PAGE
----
In this Book

The Triangle Fire, Protocols Of Peace
summary
America searched for an answer to "The Labor Question" during the Progressive Era in an effort to avoid the unrest and violence that flared so often in the late nineteenth and early twentieth century. In the ladies' garment industry, a unique experiment in industrial democracy brought together labor, management, and the public. As Richard Greenwald explains, it was an attempt to "square free market capitalism with ideals of democracy to provide a fair and just workplace." Led by Louis Brandeis, this group negotiated the "Protocols of Peace." But in the midst of this experiment, 146 mostly young, immigrant women died in the Triangle Factory Fire of 1911. As a result of the fire, a second, interrelated experiment, New York's Factory Investigating Commission (FIC)—led by Robert Wagner and Al Smith—created one of the largest reform successes of the period. The Triangle Fire, the Protocols of Peace, and Industrial Democracy in Progressive Era New York uses these linked episodes to show the increasing interdependence of labor, industry, and the state. Greenwald explains how the Protocols and the FIC best illustrate the transformation of industrial democracy and the struggle for political and economic justice.

Table of Contents

  1. Cover
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  1. Frontmatter
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  1. Contents
  2. pp. vii-viii
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  1. Acknowledgments [Includes Image Plate]
  2. pp. ix-xii
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  1. Introduction: Laboring Democracy [Includes Image Plate]
  2. pp. 3-20
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  1. I. Private Protocolism: Industrial Democracy in New York's Ladies' Garment Industry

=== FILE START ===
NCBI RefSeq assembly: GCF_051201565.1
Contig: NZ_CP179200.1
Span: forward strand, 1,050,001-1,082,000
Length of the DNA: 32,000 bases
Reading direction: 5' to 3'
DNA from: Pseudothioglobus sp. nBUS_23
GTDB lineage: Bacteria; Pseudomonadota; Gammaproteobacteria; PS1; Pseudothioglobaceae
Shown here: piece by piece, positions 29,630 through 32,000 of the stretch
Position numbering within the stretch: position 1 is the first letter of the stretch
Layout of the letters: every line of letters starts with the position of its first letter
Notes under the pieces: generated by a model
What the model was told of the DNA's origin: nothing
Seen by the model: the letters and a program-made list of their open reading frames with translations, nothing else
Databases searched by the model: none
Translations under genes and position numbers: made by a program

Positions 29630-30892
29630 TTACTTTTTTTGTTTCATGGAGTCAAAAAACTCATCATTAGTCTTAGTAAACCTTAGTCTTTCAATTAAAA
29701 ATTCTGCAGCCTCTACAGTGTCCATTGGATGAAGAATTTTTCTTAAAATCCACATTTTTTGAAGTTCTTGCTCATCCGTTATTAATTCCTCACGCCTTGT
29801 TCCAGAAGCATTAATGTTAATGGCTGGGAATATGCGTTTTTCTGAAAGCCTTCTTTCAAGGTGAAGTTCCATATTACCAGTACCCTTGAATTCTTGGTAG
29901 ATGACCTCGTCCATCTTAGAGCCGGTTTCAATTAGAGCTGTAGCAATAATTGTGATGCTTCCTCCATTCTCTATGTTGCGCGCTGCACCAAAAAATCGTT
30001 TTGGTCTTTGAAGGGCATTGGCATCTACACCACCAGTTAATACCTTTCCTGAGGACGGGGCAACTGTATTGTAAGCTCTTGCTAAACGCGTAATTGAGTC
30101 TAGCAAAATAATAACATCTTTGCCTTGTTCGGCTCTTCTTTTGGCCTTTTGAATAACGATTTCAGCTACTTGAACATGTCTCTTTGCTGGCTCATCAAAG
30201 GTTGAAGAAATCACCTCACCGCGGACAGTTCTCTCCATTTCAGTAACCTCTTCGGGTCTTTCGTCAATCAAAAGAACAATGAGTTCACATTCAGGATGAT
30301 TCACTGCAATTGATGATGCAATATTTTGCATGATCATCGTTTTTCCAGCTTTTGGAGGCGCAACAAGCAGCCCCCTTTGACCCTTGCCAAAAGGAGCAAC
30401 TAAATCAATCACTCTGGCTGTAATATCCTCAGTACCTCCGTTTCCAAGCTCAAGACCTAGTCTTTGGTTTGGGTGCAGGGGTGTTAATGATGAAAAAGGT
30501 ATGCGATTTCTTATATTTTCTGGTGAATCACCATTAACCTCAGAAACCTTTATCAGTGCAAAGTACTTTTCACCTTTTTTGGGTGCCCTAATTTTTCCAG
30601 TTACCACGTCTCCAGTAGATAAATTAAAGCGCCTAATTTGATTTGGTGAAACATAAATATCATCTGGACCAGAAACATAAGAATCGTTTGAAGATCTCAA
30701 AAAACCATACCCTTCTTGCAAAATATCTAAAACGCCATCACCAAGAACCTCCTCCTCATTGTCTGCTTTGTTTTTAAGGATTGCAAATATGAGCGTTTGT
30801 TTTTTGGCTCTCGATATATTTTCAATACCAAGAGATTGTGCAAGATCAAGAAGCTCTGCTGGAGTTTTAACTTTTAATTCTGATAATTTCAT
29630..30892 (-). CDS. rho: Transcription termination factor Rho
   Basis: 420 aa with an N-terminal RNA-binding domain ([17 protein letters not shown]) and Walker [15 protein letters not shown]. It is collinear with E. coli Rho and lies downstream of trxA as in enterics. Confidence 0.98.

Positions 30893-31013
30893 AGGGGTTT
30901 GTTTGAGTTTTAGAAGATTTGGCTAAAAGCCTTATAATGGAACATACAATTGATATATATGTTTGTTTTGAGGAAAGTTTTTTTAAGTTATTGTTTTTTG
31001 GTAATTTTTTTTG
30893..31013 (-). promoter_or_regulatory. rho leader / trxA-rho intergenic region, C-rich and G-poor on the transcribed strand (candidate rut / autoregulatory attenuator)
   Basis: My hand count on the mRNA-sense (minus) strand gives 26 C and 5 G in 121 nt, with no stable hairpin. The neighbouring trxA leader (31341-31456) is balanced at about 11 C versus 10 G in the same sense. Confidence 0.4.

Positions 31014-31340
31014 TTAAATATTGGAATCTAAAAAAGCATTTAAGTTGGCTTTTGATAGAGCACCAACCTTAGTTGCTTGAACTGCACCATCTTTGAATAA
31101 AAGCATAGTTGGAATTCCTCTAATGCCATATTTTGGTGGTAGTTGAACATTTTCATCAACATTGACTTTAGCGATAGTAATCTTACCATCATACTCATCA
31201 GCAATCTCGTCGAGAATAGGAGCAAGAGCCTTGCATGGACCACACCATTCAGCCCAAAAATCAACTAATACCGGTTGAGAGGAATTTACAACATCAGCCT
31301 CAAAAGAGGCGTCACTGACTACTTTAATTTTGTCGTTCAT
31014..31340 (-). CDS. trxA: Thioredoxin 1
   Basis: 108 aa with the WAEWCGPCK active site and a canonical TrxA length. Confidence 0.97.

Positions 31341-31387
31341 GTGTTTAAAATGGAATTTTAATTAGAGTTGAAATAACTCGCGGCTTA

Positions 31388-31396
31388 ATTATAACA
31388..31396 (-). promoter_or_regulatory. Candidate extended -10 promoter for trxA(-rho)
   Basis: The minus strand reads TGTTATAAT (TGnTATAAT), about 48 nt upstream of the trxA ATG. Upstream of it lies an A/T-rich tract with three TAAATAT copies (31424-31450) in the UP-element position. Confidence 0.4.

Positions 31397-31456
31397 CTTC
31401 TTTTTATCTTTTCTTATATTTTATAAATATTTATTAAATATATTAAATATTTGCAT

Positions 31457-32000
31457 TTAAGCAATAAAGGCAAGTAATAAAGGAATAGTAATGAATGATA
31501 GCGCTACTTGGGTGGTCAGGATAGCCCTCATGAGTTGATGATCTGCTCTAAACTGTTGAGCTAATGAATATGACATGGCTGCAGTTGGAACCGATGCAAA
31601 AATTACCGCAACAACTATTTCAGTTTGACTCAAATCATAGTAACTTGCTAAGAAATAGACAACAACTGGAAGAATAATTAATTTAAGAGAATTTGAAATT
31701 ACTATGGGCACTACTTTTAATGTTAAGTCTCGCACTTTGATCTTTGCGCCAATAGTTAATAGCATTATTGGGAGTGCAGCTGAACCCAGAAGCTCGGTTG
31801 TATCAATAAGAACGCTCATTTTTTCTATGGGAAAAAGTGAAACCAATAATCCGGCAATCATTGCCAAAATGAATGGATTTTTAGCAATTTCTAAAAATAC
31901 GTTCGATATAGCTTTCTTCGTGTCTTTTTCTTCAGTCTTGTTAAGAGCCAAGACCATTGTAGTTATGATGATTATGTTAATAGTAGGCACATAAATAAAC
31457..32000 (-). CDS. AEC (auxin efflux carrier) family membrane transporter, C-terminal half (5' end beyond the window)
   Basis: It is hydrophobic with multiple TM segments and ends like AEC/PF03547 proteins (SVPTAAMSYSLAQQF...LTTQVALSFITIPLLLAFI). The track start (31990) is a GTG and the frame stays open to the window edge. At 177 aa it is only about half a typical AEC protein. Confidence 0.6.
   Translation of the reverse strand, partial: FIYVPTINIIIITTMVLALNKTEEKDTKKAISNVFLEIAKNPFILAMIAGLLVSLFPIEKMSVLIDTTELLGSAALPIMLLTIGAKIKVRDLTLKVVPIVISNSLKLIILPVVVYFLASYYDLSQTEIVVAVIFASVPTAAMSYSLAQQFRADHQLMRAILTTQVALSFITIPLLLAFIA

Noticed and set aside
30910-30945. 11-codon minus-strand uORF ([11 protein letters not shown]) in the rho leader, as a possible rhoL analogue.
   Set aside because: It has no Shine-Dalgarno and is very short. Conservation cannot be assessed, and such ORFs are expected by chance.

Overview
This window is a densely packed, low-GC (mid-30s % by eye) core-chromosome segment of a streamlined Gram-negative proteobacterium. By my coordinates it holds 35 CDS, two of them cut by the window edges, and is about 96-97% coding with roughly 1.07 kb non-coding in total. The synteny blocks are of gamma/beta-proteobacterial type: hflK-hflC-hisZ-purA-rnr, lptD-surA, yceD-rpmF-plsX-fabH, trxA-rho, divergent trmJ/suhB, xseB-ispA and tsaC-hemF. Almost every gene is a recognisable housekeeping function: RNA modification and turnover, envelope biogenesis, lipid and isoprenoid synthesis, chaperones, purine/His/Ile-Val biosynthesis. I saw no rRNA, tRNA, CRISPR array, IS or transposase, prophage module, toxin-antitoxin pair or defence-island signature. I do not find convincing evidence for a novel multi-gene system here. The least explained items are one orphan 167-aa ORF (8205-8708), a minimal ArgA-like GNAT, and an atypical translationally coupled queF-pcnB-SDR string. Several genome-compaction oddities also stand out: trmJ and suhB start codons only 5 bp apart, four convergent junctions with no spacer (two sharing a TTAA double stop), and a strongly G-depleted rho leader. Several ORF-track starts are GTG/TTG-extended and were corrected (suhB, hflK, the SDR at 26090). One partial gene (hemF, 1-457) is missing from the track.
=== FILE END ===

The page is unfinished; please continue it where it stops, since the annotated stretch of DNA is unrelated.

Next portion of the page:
2. pp. 23-24
  1. 1. Workers Organizing Industry: The New York City Garment Strikes of 1909 and 1910
  2. pp. 25-56
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  1. 2. The Making of Industrial Democracy in the Ladies' Garment Industry: The Creation of the Protocols of Peace
  2. pp. 57-93
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  1. 3. The Shifting Ground of Protocolism: Struggling for the Soul of Industrial Democracy [Includes Image Plate]
  2. pp. 94-125
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  1. II. Public Protocolism: The Triangle Fire and the Transformation of Industrial Democracy
  2. pp. 127-128
  1. 4. "The Burning Building at 23 Washington Place": The Triangle Fire and the Transformation of the Industrial Democracy
  2. pp. 129-153
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  1. 5. Politics: Setting the Stage for Industrial Democracy in Progressive Era New York
  2. pp. 154-169
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  1. 6. The Politics of Administrative Reform: The Factory Investigating Commission, 1911–1913
  2. pp. 170-188
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  1. 7. Industrial Democracy Meets the Welfare State in Progressive Era New York
  2. pp. 189-213
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  1. Conclusion: The Historical Legacy of Industrial Democracy: From Protocolism to the New Deal
  2. pp. 214-222
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  1. Notes
  2. pp. 223-281
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  1. Bibliography
  2. pp. 283-322
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  1. Index
  2. pp. 323-332
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